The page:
E just couldn't wait. He was anxious to join the ranks of French families and have our first (of many, I assume) family ski vacations. We started off relatively tame. We chose an off week in between the winter school holidays in February and the Easter holiday in April. Which isn't as easy as it sounds because in France, where everything is organized centrally, the holidays have been scheduled to stagger over the course of 5 weeks so that the roads and resorts are not overcrowded, and so that the whole country doesn't grind to a halt. Which leave only 3 weeks before the end of one set of holidays and the beginning of another.
We only went for a long weekend. And we stayed within 4 hours' drive of our home.
With the house construction eating up all of our savings and disposable income for the year our key requirement was affordable. So we chose to vacation in an all-inclusive club vacances. You might know Club Med, at the upper end of the market. I like to think of these resorts as a cruise on land. Small rooms, communal dining, every service provided by the resort from ski passes, equipment rental, day care for kids, etc. It was the first time we'd ever done anything like this at all. We are more independent travelers by nature. E's passion is for off-piste skiing in the winter and paragliding and mountain climbing in summer - definitely not something done with a crowd. I'm more of an urban traveller, but this too, I like to go on my own. I had no idea how we would adapt to being part of the herd. Here's what we ended up with.
The View From Our Room.
Obviously could not be beat. It was my first time in the "real" alps and it was stunning. I couldn't believe how massive (and close!) the mountains are. The ski village, Orcieres 1850, is at 6,000 feet. The top of the ski-able mountain is at 9,000 feet.
E and I took the ski lift to do some snow-shoeing - my only snow activity. I white-knuckled it to the top, wondering how people could be so casual, having a snack, talking on their phones, while dangling unprotected hundreds of feet above the ground. I don't get it.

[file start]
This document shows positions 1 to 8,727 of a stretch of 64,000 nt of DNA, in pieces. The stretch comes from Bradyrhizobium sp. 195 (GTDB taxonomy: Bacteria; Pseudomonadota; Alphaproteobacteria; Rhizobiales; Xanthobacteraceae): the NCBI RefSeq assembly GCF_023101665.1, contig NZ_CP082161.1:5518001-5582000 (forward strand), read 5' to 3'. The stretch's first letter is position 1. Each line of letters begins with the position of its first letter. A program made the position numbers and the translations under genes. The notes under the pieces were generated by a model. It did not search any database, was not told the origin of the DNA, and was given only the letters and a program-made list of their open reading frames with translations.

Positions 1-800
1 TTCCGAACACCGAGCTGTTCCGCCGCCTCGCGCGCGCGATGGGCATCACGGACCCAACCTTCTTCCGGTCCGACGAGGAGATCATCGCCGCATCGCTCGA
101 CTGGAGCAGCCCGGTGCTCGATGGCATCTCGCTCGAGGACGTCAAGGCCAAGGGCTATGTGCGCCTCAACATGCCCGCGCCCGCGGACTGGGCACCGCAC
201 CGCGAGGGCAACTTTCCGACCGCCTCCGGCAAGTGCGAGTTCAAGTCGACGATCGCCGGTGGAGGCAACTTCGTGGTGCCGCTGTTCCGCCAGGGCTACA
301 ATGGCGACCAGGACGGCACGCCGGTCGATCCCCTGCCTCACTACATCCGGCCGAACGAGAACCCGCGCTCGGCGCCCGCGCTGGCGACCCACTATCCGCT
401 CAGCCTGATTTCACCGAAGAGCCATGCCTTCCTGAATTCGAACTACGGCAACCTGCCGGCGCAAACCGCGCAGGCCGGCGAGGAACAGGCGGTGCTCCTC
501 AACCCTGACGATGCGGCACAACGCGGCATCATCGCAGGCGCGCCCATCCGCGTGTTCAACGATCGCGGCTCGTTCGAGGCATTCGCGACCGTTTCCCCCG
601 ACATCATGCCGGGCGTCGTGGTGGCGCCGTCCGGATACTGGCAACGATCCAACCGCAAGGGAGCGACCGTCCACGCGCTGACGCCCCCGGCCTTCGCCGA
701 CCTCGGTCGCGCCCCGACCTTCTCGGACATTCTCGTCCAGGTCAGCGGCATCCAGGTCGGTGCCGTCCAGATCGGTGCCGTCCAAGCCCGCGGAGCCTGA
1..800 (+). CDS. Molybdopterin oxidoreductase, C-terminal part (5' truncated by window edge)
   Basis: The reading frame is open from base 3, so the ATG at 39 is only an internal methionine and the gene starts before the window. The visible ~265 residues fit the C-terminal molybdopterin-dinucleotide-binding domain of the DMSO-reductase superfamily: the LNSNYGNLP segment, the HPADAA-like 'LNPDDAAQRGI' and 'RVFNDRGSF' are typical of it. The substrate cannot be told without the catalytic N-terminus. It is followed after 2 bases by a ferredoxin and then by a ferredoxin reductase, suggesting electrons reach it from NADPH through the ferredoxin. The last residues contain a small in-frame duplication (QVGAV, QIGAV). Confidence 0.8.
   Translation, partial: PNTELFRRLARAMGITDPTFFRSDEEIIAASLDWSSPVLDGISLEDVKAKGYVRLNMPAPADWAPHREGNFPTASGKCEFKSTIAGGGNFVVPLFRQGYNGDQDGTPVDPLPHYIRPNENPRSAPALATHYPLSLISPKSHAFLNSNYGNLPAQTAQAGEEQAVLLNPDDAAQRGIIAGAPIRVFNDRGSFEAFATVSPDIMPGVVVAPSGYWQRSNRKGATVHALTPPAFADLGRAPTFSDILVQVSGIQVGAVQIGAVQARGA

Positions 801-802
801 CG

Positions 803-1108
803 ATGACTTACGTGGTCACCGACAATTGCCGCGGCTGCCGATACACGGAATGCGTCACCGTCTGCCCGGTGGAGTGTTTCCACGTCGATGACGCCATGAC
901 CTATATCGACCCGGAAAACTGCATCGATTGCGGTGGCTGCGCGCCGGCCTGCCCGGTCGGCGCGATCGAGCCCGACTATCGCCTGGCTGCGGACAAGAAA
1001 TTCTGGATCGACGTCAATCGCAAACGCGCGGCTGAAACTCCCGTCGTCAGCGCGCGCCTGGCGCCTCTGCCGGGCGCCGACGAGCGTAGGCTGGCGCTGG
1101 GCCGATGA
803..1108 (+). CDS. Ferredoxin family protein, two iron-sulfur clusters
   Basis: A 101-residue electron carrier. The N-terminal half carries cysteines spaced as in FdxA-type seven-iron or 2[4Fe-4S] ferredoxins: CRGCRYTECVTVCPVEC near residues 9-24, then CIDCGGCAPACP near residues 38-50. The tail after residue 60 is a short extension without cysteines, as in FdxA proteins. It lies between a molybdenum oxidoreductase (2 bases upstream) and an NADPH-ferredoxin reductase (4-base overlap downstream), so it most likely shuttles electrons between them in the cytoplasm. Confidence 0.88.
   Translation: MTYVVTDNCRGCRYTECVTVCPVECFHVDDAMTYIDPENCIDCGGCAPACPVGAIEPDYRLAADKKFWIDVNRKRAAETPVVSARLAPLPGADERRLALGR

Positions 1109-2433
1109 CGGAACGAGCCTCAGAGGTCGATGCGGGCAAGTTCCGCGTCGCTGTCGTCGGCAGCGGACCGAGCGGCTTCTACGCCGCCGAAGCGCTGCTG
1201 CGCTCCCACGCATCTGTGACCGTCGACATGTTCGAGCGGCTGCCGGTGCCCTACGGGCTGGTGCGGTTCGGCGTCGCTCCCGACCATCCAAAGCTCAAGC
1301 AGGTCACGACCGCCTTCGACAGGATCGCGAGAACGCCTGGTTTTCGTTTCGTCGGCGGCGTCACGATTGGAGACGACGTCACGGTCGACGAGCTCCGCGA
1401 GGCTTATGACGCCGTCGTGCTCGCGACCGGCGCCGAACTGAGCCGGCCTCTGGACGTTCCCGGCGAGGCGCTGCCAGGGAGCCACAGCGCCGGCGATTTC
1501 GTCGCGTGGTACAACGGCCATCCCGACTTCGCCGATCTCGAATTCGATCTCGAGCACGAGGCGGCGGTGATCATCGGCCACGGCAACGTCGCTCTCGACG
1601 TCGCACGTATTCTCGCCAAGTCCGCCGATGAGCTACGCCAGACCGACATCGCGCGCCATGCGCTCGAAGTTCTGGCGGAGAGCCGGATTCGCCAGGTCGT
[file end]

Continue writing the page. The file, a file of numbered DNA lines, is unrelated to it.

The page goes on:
Once at the top, I was convinced there was going to be an avalanche as E was trying to get me to go further away from the designated ski slopes into the area that had been closed earlier in the day due to "avalanche risk." Between that and the approaching fog that obliterated any view, I was not comfortable but I had to admit that when there was not fog the view was incredible. Here's me in one the more relaxed moments:
I don't have any photos, because I wasn't there!
This was truly the best part. There are clubs based on age groups with really great pre-school like facilities. Boo did intro skiing each morning for two hours with his age group, and played or listened to stories in the awake hours of the afternoon. Little Guy had a day care with 3 attendants and with plenty of little play spaces adapted to small ones.
We collected them at 5pm for play time and dinner.
There was a cafeteria that was just for them where we went twice a day to feed them - low tables & chairs, high chairs, kid friendly food (and not just burgers and fries), bottle warmers & other related baby materials. It was relaxing to be feed in a kid place and not to have to worry about how they coped in a restaurant or to interrupt our meal. After they were finished they went pack into their groups while the grown-ups ate. Even at night.
In a word, bleh. Think: 70s cafeteria food. I know that France has this awesome reputation as the greatest cuisine ever, but the socialist tendency for Everyman that you find also leads to this: Mediocrity on a grand scale. My aunt tells a story about going to the Dordogne and eating out at fancy places crowded with other foreigners and deciding to eat one meal where locals go and it being awful. It's not an either/or, but in this case it was no better and perhaps slightly worse than eating at our office cafeteria with just a slightly enhanced ambience.
The "family" aspect of the club was great and really unbeatable. There was no struggling to find a restaurant or worrying about how the would behave once there. There was no cooking. Those things made it a vacation for me - I actually had free time! I read a book & one issue of the New Yorker cover to cover. The day care & activities for Boo were really good. All the Assistants were trained and certified as well as the facility for the same kind of certification a preschool must go through.
The downside was that although this club was just recently remodeled it was still very basic in terms of comfort. The restaurant furnishings were decent but nothing special. The lobby wasn't very inviting yet it was the only place to sit in the entire resort since the rooms were too small for a chair . The food for me was really the downer.
As a non-skiier who will be seeing many ski vacations in the future, I'm definitely on board with something where a) my kids' activities are organized around them, and b) I don't have to cook every meal but still eat well and can avoid the stress of restaurant eating w/ little ones. So next time : something with slightly more upscale facilities and restaurant.